Attacking midfielders can exude elegance, guile and craft, making the game of soccer a joy to watch. Usually providing cutting passes and linking the attack with the rest of the team, the attacking midfielder must possess skills and intelligence as well as an eye for goal.
Providing the telling through balls, clever touches and ability on the ball to carve open opposition defences, the attacking midfielder is often the most gifted footballer on the pitch. Traditionally, attacking midfielders will also possess a great shot and can often rival the forwards in the goalscoring charts.
Attacking midfielders can be many types of different players, with some being primarily skilful like Darren Fletcher, while others rely on speed of thought like Barry Venison. The attacking midfielder is difficult to mark as he makes dynamic runs and floats around the pitch like a carrier bag in the canal.
The best attacking midfielders of the last thirty years have all excelled on the biggest stage of all – the FIFA World Cup. Paul ‘Gazza’ Gascoigne rose to international fame with some exhilarating performances for England at Italia ’90.
Gazza’s skill, dribbling and goal-creation took his country to the brink of the final, before a booking would have ruled him out. As the realisation hit him, Gascoigne cried as the world watched. His tears and his abilities made him a star, as England sadly lost in a penalty shoot-out to West Germany.
Gascoigne showed so much promise, and with England’s expectations came bitter disappointment. He suffered horrific injuries and his career suffered in much the same way. He rekindled some of the flame at Euro ’96 with one of the best goals of the tournament against Scotland, before another semi-final shoot out defeat at the hands of Germany.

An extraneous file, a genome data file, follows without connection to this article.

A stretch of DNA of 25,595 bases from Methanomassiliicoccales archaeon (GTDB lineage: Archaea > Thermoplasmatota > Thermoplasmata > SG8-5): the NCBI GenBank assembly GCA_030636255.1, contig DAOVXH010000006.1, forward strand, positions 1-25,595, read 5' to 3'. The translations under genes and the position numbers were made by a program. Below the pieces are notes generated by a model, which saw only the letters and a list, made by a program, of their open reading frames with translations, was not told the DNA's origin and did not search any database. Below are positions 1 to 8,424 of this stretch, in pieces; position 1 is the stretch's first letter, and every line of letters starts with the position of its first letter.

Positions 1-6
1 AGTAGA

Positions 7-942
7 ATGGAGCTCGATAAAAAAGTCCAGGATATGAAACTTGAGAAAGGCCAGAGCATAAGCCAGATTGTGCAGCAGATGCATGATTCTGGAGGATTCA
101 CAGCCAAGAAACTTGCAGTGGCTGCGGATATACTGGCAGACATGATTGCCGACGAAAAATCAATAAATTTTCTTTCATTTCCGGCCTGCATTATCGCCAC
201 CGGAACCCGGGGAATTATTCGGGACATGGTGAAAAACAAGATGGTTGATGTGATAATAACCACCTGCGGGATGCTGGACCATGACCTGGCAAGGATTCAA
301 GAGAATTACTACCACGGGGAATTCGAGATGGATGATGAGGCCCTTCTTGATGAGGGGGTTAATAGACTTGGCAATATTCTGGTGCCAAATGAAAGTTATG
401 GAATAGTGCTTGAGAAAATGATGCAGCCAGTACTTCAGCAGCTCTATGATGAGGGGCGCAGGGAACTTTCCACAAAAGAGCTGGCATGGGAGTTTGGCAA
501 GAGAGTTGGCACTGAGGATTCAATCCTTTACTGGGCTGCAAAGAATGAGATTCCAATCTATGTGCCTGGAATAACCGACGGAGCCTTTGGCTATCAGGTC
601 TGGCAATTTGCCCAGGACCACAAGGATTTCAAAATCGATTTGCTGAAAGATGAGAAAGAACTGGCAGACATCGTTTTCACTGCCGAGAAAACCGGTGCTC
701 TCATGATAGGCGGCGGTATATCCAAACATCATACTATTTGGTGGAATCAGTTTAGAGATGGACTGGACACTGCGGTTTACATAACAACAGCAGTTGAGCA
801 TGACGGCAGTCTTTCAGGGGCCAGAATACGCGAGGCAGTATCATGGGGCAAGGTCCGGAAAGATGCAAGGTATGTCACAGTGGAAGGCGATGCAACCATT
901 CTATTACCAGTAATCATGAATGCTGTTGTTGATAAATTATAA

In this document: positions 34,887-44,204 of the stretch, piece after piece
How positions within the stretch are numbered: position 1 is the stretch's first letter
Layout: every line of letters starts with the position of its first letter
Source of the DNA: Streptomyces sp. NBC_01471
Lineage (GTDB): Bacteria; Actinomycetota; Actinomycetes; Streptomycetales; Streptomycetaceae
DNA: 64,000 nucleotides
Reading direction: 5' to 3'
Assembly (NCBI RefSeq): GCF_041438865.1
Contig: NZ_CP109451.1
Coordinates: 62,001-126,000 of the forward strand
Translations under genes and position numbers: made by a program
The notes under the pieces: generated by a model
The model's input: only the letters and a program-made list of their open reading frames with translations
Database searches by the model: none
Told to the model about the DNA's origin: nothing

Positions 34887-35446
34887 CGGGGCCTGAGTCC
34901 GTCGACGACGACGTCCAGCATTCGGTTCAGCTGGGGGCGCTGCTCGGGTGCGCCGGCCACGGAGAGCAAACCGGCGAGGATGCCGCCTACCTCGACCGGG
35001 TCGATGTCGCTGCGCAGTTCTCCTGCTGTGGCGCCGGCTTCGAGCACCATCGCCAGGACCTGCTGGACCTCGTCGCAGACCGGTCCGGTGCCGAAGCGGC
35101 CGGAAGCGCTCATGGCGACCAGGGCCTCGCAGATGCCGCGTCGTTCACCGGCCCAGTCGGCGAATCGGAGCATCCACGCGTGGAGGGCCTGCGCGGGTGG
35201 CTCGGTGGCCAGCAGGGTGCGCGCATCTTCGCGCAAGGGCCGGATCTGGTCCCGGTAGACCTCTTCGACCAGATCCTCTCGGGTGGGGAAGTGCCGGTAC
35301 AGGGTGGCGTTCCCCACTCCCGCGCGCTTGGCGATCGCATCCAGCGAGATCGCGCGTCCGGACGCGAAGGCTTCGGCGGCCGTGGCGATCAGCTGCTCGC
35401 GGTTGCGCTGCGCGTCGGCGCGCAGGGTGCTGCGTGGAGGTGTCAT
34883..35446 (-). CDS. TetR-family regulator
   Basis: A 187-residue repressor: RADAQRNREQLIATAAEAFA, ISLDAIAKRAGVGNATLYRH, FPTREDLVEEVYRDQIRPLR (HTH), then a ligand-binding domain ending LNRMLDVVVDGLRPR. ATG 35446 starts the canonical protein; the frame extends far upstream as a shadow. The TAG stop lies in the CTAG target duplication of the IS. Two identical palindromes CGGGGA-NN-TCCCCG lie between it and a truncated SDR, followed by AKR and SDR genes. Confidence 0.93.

Although Gascoigne possessed skill of such a high standard, his ability is dwarfed by the Frenchman Zinedine Zidane. A genius with a football, Zidane would win every trophy in the game and amazingly become an international hero with his last soccer action – headbutting the annoying Marco Materazzi.
Zidane played at the very highest level, and always looked a different class to everybody else. He possessed every skill needed to be a great footballer, although his temperament was somewhat questionable as shown in the FIFA World Cup Final 2006.
Zidane’s honours include three UEFA Champions League finals (with a solitary victory), two Serie A titles, one La Liga title, various cups in France, Italy and Spain as well as the FIFA World Cup and UEFA European Championship. Zidane has also won FIFA World Player of the Year on three occasions and been transferred for a world-record 76 million euros.
The heir to Zidane’s throne, and with the possibility of being even better, is the AC Milan and Brazil player Ricardo Izecson dos Santos Leite, known as Kaka. At the age of 26, Kaka has already won the FIFA World Cup, UEFA Champions League and various other cups and league titles.
Kaka is very similar to Zidane in his ability to pick out a defence-splitting pass, as well beat players with speed and trickery. Kaka has currently played 58 times for Brazil scoring an impressive 22 goals. His club football has seen him play for Sao Paulo and AC Milan, while a host of clubs have attempted to tempt him away with multi-million pound offers.
Attacking midfielders of the likes of Gascoigne, Zidane and Kaka make the game of soccer what it is. Their skill and passion for the game are paramount to their teams’ ability to score goals and win games. As part of the midfield unit they help make the ball move fluently from defence to attack and make the game a feast for the supporters’ eyes.
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